Our results also highlight the importance of obtaining independent replicates of expression measurements and the utility of these replicates for analyzing and validating eQTL. We have shown that different strategies for obtaining replicates have profound effects on the correlation structure between replicates. Technical replicates obtained by either performing a dye swap (Figure 3C) or running multiple expression arrays in the same sample (Figure 3D) exhibit much higher correlation between replicate pairs than full biological replicates (Figure 3, A and B). We suspect that confounding factors in the sample preparation are largely responsible for the higher pairwise correlation observed among technical replicates, reducing their utility in analysis and validation. Preparing multiple samples from the same individual can help reduce the effect of these confounding factors. In many eQTL studies, it is possible to independently measure expression from genetically identical individuals, which can further reduce the effects of these confounding factors.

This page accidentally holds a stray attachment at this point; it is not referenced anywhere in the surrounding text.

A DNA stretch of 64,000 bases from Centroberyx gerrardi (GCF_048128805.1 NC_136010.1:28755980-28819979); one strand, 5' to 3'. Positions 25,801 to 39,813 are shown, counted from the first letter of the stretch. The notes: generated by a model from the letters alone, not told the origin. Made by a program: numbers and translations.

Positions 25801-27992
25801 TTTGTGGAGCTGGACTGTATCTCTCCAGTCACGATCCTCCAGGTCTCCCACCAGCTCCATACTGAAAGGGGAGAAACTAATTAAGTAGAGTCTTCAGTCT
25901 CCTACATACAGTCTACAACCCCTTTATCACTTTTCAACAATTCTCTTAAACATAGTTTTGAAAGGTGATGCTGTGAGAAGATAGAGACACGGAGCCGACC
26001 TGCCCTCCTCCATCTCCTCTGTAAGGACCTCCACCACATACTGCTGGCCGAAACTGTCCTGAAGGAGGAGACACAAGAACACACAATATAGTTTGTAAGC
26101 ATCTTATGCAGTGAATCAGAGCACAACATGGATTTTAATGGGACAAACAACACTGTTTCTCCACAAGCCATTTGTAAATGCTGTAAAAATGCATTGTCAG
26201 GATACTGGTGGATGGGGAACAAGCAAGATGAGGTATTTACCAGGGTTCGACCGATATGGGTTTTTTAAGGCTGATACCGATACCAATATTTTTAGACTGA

Acknowledgments

The authors thank A. Jake Lusis at the University of California, Los Angeles, and Andreas Beyer at the BIOTEC, TU-Dresden, for useful discussions. H.M.K. is supported by a Samsung Scholarship. H.M.K., C.Y., and E.E. are supported by National Science Foundation grant nos. 0513612 and 0731455 and National Institutes of Health grant no. 1K25HL080079. Part of this investigation was supported using the computing facility made possible by the Research Facilities Improvement Program grant no. C06 RR017588 awarded to the Whitaker Biomedical Engineering Institute and the Biomedical Technology Resource Centers Program grant no. P41 RR08605 awarded to the National Biomedical Computation Resource, University of California, San Diego, from the National Center for Research Resources, National Institutes of Health. Additional computational resources were provided by the California Institute of Telecommunications and Information Technology (Calit2).